Sunday, September 30, 2012

City of Kings

Flying domestically in Russia is surprisingly easy. I took a cab at 5:30 Friday morning to Shermetyevo airport, one of Moscow's several main air hubs, and luckily the one closest to our hotel. From there, it was just a short two hour hop westwards, putting me on the ground in Kaliningrad just before nine am. I was met at the airport by Bashena, a student at Immanuel Kant Baltic Federal University where I will be working, and she helped me settle into my dorm room and showed me around town.

Kaliningrad has two centers, the new and the old. The medieval Prussian city was surrounded by fortified walls, a few of which still remain, but which now is visible primarily in the large circle of streets in the center of the city. Roughly bisecting this circle is the river Pregolya (Преголя), which forms two central islands, a large one and a small one. Kaliningrad (Königsberg, as it was then) was heavily bombed by both the British RAF and the Red Army in World War II, and the original center was almost completely destroyed. The cathedral (Кафедральный собор) on the small island, where the Prussian kings were buried, has since been rebuilt with German monetary contributions and now seems to serve as a concert hall. Immanuel Kant's tomb is next to the cathedral, and the entire island is now a destination for tourist groups, weddings (I counted at least four in the half an hour I was there), and women with baby strollers.




Across from the small island is much larger one with a modern waterfront along the river. It is meant to evoke a Germanic atmosphere with Gothic lettering and peaked facades, but the fact that the buildings are all new and house fancy hotels makes the attempt come off as a bit staged. Still, the curve of the embankment leading along the river to the cathedral seems made for pictures, and there's a reason why it's Kaliningrad's most famous area. On the southern bank, just across from the cathedral, is the old stock exchange, which manged to survive the war, and an imposing backdrop of grey Soviet apartments in varying states of decay. The bizarre juxtaposition of architectural eras and styles must be one of my favorite parts of Russia, and manages to capture in a single image the plurality, confusion, and constant redefinition that lies at the heart of Russian history and identity.


Just to the north of the islands lies the original location of Königsberg Castle, built by the Teutonic Knights in the mid thirteenth century and later the coronation hall of Prussian kings. It was heavily damaged by the war, and though there were arguments for its restoration in the 1960s, Brezhnev's government ordered the destruction of its ruins in 1969. In its place, they built the enormous House of Soviets (Дом Советов), intended to be the central Party headquarters, but never finished. It is impressively ugly, to the point of becoming a caricature of Soviet style and method. I'm not sure whether I hate it, or find a grotesque enjoyment in it. Putin had it painted pastel blue in 2005, but the building itself is too dangerous to be used and too full of asbestos to be destroyed. On a less cynical note, the parking lot below the looming monstrosity was bustling with a farmers' market on the sunny Saturday that I visited, and I bought a small bag of potatoes.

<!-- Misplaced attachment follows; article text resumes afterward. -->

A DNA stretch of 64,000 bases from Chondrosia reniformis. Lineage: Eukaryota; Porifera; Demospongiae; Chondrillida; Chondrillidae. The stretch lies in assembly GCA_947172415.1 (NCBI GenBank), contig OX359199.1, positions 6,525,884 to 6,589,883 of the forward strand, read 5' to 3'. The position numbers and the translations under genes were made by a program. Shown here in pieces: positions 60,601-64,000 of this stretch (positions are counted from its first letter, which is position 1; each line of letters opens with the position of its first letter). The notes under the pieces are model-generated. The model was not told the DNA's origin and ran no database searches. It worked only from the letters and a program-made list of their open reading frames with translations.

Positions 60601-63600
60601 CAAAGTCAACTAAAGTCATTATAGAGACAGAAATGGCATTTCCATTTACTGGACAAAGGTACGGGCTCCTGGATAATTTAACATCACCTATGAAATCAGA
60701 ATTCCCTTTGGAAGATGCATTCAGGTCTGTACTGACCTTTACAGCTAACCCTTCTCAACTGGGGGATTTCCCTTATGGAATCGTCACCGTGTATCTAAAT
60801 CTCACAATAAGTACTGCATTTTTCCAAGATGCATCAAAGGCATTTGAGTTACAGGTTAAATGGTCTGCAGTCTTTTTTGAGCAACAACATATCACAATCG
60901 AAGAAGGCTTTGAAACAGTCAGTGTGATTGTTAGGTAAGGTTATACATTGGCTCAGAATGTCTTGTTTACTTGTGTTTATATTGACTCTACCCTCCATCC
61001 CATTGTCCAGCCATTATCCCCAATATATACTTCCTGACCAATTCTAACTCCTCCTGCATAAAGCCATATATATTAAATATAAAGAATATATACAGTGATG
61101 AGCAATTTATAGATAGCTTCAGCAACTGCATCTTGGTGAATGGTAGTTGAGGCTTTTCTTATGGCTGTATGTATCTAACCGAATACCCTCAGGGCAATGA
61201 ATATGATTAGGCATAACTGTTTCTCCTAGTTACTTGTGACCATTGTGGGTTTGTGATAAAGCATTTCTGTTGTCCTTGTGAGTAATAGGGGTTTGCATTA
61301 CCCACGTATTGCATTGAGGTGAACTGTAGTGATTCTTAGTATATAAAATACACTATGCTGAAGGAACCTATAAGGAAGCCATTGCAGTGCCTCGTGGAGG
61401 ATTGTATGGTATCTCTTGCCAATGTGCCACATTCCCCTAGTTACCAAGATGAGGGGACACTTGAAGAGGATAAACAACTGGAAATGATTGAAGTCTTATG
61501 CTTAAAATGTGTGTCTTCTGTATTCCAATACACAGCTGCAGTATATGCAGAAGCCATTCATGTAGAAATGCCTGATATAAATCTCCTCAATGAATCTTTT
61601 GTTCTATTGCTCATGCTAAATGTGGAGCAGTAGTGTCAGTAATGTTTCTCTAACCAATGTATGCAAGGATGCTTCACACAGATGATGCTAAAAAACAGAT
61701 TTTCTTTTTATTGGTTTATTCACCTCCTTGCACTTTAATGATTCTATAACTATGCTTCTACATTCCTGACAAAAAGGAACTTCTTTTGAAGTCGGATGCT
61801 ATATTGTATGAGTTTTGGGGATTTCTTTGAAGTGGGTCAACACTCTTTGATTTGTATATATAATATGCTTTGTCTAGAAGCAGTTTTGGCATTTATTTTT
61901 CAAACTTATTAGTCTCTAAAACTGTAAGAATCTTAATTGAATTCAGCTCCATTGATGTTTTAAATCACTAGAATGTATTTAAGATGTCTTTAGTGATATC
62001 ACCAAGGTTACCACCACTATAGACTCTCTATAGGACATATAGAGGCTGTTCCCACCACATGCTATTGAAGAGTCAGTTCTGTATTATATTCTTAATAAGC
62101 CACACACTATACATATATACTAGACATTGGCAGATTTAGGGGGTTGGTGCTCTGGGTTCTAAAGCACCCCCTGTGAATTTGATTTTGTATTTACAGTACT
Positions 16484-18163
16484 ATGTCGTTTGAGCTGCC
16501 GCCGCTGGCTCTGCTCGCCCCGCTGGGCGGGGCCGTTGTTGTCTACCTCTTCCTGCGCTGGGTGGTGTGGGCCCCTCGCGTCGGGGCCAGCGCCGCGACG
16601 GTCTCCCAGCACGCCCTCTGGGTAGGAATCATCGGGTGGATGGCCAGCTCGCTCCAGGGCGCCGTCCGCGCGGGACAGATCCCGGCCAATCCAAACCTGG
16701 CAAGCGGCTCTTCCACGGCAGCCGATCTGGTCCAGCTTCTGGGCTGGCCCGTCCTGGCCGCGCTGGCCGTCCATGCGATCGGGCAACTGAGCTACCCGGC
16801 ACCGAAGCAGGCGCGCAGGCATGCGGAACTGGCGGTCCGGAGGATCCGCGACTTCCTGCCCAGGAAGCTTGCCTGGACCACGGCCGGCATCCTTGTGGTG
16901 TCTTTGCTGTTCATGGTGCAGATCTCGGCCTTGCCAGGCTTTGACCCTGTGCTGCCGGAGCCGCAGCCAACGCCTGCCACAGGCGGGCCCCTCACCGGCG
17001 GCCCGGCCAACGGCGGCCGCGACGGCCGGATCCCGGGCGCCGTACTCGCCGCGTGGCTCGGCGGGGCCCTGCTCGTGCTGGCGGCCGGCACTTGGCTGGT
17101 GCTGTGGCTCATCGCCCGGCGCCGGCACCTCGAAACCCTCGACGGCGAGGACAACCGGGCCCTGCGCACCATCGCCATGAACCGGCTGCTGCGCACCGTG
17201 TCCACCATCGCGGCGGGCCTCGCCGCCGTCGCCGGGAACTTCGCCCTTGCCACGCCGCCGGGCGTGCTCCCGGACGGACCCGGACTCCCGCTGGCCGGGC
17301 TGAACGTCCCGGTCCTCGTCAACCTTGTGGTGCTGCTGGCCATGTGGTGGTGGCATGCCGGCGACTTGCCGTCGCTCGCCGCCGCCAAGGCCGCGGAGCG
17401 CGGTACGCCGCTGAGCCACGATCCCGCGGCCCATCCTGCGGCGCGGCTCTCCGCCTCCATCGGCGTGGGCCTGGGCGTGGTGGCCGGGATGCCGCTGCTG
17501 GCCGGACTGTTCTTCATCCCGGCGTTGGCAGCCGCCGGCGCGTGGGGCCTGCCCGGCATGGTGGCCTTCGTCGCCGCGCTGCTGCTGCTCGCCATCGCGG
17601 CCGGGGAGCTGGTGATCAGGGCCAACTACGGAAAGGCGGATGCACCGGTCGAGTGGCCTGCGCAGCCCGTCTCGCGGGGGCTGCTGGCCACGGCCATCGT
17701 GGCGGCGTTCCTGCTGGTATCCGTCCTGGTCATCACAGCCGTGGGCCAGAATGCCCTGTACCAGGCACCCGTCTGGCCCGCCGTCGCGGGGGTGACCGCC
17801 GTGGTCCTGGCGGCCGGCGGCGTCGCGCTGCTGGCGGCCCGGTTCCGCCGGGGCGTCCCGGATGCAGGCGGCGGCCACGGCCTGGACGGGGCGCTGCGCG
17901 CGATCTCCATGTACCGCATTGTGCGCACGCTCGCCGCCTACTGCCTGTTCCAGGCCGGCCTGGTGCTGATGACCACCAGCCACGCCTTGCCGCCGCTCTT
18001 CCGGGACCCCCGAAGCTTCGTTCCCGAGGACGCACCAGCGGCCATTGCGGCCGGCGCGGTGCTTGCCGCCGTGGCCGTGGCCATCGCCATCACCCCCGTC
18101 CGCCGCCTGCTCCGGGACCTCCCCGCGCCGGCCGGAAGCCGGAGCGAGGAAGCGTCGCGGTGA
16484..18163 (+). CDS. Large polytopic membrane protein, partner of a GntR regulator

Farther north from the old center but still within the ring is the new downtown, centered around Плошадь Победы (Victory Square) and extending in two directions along Улица Черняховского (Chernyachovskovo St.) and Ленинский Проспект (Lenin Prospect). Originally called Hansaplatz, and then Adolf-Hitler-Platz, the square is a somewhat ironic mixture of old and new. The city hall, built in 1923, is still the center of city government, and the 1930 Nordbahnhof train station is now a shopping center. Today it somewhat dominated by the new (2006) Orthodox Храм Христа Спасителя (Cathedral of Christ the Savior, not to be confused with the one in Moscow). All the Orthodox churches here are of recent construction, since there were certainly none before 1945, and after that the Soviet regime wasn't interested in building places of religious worship.


I also took a stroll along Литовский Вал (Litovsky Val, aptly meaning a wall, embankment, or rampart), a street forming the northeast section of the ring and running along what is left of the old brick city wall line. For most of the street this takes the form of a high bank, overgrown with trees and brush, punctuated by a few brick gatehouses and fortifications. The more intact buildings are now restaurants or stores, and the embankment itself is a bit of an eerie and forgotten presence.

Tourists stop to look at the several Prussian gates (вороты) that survived the war, and indeed they are spectacular, if awkwardly out of place in their modern Russian surroundings. But I find myself drawn more to the less known remnants of a different city: the gaping bunker holes dug into the overgrown bank, or the occasional crumbling brick factory that must predate 1945. This is a place that has been medieval, Prussian, Nazi, Soviet, and Russian -- most of that in the last century alone. Each successive regime has built (literally) on the foundations of the old ones, destroying some things, keeping others, and appropriating old structures for new uses.







2 comments:

  1. Wow, Kaliningrad has a bizarre history. Really enjoyed your post and the pics!

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  2. Jesus Christ, this is like taking a tour of Kaliningrad with Campion as tour guide, if he were an expert on Russian history rather than British history.

    ReplyDelete

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